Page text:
According to Condren, "bitch" is just "code for ambitious woman who is too big for her breeches." The word is just a way of cutting women down: "[I]f [a woman is] tenacious, determined, stubborn, aggressive, committed to excellence in her field, confident--and especially if she's competing against like-minded male peers and feels entitled to earn her worth, power, and recognition? We swiftly unsheathe the B-word to bring her down hard, to put her in her place."

Clinton is scrutinized by the press in yet another way that her male counterparts are not. The press is especially critical of Clinton's appearance. The most notable recent example is the Clinton cleavage debacle of this past summer.

The whole thing started when The Washington Post published an article by fashion writer Robin Givhan on July 20. Givhan's article critiqued an outfit that Clinton had worn while speaking on the Senate floor on July 18. Givhan claimed that showing cleavage "means that a woman is content being perceived as a sexual person in addition to being seen as someone who is intelligent, authoritative, witty and whatever else might define her personality." However, Givhan seems unwilling to accept Clinton as a sexual person: "it was more like catching a man with his fly unzipped," she commented. "Just look away!"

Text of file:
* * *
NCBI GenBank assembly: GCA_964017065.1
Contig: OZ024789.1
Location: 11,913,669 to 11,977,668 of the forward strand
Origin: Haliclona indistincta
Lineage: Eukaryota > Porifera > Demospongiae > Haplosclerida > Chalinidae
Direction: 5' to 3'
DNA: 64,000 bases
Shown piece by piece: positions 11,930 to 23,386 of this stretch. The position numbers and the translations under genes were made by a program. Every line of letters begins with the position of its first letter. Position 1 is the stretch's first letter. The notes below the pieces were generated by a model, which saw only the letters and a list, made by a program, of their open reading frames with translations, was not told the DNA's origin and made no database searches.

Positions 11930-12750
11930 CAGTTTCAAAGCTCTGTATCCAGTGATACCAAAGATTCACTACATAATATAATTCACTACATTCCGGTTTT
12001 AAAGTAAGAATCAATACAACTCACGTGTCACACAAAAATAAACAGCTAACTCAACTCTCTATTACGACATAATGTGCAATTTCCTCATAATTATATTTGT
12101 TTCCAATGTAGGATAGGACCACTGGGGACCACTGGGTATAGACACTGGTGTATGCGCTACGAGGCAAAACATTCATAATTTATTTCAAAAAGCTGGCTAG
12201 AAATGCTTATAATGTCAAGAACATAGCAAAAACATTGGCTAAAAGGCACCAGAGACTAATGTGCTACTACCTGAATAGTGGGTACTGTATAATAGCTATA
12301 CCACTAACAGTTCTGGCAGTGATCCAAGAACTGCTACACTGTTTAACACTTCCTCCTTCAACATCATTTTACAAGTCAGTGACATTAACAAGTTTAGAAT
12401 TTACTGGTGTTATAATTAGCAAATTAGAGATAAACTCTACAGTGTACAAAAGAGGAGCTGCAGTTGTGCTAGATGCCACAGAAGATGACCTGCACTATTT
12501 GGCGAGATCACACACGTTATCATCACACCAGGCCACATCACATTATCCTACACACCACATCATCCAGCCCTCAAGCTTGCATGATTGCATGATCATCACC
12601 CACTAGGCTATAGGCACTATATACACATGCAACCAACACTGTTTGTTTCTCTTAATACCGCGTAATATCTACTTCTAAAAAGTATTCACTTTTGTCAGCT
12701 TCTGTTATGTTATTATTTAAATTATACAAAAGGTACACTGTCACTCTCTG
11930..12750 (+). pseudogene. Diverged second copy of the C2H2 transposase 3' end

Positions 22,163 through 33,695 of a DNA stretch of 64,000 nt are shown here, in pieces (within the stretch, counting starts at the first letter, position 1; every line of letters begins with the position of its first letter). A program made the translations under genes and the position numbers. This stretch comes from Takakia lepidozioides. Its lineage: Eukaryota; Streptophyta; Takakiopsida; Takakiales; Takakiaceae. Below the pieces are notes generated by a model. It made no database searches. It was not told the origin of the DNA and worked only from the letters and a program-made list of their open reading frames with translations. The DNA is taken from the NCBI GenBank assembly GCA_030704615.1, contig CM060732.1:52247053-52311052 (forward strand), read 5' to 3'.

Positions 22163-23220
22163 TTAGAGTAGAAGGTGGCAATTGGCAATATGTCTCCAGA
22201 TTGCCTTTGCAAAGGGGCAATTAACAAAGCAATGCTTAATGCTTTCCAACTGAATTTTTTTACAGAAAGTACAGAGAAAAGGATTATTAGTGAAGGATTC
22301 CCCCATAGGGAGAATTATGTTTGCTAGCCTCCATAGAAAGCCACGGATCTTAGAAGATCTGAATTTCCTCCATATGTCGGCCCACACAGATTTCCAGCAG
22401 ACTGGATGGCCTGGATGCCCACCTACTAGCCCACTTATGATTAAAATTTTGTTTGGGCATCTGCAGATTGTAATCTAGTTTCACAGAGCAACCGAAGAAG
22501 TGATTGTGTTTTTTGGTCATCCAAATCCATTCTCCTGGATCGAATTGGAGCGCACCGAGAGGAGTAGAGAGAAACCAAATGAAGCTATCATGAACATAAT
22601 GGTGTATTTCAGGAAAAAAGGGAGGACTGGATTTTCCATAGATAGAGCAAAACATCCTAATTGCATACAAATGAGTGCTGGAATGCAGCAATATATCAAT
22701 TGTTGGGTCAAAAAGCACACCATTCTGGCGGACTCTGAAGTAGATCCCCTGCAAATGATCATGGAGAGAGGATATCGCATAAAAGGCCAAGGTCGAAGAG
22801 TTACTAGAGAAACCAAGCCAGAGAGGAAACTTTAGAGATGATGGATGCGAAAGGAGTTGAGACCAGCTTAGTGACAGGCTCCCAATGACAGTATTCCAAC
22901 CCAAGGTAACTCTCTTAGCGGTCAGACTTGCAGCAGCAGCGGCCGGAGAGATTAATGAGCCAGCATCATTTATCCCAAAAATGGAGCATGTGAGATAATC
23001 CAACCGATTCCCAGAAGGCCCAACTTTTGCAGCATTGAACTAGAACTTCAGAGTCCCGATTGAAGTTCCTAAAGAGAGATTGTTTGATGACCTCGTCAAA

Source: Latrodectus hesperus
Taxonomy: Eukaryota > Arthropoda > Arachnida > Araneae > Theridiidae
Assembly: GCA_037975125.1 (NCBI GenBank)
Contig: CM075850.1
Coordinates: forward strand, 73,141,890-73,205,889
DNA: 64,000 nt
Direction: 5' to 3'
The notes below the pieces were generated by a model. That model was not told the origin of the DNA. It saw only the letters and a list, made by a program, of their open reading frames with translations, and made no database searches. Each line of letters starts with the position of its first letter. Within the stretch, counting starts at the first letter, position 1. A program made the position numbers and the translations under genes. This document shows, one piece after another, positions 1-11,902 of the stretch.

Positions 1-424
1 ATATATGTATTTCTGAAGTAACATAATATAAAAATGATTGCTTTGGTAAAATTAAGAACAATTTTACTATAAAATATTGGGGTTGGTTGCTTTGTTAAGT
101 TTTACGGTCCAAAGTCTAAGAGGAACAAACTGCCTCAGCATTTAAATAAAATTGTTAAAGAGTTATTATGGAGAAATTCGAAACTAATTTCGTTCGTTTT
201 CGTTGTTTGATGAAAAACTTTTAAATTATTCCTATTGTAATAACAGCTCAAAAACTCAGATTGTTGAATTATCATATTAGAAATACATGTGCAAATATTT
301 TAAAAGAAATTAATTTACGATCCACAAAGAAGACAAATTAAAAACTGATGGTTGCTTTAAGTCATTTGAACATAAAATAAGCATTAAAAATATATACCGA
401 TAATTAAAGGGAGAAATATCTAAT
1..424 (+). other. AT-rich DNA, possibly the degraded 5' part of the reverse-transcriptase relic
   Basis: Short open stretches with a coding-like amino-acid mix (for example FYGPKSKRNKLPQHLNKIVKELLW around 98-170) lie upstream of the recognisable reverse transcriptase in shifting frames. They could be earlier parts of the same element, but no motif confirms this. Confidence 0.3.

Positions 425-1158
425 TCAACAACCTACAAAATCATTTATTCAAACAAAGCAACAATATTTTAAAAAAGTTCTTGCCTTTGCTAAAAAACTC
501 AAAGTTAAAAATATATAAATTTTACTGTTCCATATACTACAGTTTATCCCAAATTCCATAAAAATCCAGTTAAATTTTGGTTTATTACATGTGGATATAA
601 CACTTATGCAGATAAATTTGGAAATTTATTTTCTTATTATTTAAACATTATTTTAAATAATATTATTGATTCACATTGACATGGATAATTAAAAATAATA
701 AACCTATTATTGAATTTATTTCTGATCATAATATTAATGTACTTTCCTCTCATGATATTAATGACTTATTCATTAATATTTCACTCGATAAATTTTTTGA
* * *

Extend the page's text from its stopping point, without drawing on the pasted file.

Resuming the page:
Other media outlets picked up the story, and it snowballed into a full-blown controversy. However, this time it wasn't the conservative outlets who jumped on the story. According to a Media Matters for America report, MSNBC and CNN devoted substantial amounts of time to the story. From 9am to 5pm ET on July 30, MSNBC gave 23 minutes and 42 seconds to segments discussing Sen. Hillary Rodham Clinton's "cleavage." CNN devoted 3 minutes and 54 seconds to the story, while Fox News devoted none.